Rwanda's President Kagame denounces UK over Karake arrest
Rwanda's President Paul Kagame has launched a scathing verbal attack on the UK government after the arrest of his intelligence chief.
In his first comments since the arrest, Mr Kagame said it was a continuation of "colonialism" and accused the British of "arrogance and contempt".
Karenzi Karake was detained at London's Heathrow Airport on Saturday, in response to a European Arrest Warrant.
He is accused of ordering massacres in the wake of the 1994 Rwanda genocide.
The president said that the British authorities "must have mistaken [Gen Karake] for an illegal immigrant. The way they treat illegal immigrants is the way they treat all of us".
He added that the British had been patronising, "wagging a finger at the African and telling him this is where you belong. We are no longer the African that belongs there".
Gen Karake, 54, appeared in a London court on Thursday and was greeted by cheers and clapping by supporters as he arrived in the courtroom.
A full extradition hearing will take place on 29 and 30 October.
Gen Karake, whose defence team includes Cherie Booth, former British prime minister Tony Blair's wife, said in court that he would fight his extradition.
In Rwanda, protests have continued outside the British High Commission in the capital, Kigali.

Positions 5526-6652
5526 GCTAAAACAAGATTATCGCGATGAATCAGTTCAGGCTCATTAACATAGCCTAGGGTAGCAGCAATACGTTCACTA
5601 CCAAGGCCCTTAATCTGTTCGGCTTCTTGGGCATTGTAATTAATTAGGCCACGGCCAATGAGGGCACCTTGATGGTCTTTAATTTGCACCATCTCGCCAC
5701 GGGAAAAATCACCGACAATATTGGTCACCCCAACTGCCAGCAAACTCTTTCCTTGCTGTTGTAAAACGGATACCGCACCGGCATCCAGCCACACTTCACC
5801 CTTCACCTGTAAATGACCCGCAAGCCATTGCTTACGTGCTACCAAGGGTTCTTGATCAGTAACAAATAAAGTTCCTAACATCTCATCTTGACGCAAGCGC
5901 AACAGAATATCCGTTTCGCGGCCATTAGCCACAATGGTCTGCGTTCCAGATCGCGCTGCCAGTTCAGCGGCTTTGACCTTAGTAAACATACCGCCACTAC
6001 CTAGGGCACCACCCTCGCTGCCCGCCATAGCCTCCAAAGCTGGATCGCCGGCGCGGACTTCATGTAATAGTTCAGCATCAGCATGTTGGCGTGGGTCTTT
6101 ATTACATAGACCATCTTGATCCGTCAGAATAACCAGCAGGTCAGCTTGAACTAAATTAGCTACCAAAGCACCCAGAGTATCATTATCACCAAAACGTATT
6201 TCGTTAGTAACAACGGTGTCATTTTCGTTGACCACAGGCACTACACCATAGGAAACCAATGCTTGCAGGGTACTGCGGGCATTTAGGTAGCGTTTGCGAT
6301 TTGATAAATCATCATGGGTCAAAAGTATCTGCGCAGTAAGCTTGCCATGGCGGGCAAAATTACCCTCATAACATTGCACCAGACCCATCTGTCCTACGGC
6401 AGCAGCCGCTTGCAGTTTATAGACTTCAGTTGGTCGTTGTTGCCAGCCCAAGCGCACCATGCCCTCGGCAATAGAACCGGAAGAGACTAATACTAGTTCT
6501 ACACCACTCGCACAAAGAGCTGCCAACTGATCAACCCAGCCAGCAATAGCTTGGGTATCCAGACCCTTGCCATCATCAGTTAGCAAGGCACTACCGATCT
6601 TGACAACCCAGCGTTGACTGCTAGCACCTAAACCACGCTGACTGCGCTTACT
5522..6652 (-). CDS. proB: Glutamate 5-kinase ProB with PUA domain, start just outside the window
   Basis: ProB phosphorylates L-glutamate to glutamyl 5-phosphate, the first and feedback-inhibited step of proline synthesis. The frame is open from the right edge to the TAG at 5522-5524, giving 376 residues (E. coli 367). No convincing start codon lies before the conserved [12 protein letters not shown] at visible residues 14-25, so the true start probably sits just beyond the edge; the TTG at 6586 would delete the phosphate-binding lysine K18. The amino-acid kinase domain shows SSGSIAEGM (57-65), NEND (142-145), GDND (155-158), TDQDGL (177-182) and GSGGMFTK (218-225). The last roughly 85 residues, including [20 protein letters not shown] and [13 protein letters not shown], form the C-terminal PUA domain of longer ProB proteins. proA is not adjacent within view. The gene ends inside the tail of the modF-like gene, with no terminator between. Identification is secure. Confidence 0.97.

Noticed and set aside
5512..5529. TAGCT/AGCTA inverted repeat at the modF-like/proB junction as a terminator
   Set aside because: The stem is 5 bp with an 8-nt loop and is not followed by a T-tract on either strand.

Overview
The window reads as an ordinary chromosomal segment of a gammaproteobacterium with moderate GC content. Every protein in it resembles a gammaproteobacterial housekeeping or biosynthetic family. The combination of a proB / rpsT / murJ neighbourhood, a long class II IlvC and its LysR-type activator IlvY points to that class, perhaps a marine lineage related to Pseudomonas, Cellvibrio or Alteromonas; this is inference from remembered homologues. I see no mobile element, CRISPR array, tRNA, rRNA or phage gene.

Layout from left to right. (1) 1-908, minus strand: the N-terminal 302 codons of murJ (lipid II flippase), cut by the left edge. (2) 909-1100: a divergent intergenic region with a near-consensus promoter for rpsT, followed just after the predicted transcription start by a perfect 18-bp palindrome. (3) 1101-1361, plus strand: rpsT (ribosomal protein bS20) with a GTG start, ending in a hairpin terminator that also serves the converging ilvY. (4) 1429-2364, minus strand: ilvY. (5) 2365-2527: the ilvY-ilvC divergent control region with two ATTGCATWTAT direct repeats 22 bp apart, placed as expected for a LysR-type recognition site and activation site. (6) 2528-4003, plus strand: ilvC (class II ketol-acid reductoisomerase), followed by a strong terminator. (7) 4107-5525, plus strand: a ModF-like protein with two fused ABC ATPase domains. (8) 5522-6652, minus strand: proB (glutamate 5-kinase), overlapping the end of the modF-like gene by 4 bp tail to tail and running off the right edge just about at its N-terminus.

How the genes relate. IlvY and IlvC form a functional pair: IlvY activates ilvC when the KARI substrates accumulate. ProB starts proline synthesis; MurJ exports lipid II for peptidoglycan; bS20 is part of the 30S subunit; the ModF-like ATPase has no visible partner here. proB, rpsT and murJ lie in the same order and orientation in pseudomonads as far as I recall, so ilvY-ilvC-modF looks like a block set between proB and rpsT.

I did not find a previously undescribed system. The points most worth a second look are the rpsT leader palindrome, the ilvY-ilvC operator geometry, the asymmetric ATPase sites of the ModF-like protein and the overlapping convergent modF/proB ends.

Protesters have threatened to remain until the Gen Karake is released.
Accusations facing Gen Karake:
- Accused of ordering massacres after the 1994 genocide while head of military intelligence
- Wanted for genocide, crimes against humanity and terrorism
- Accused of ordering the killing of Spanish aid workers in 1997
William Gelling, the UK's High Commissioner to Rwanda, addressed the crowd briefly on Wednesday.
"All I can say is that this was a legal decision as you understand, on behalf of the Spanish legal authorities.
"The UK is a very close partner with Rwanda,'' he said, as quoted by the AP news agency.
Spanish investigative judge Andreu Merelles indicted Gen Karake in 2008 for alleged war crimes, along with 39 other current or former high-ranking Rwandan military officials.
He is also accused of ordering the killing in 1997 of three Spanish nationals working for Medicos del Mundo.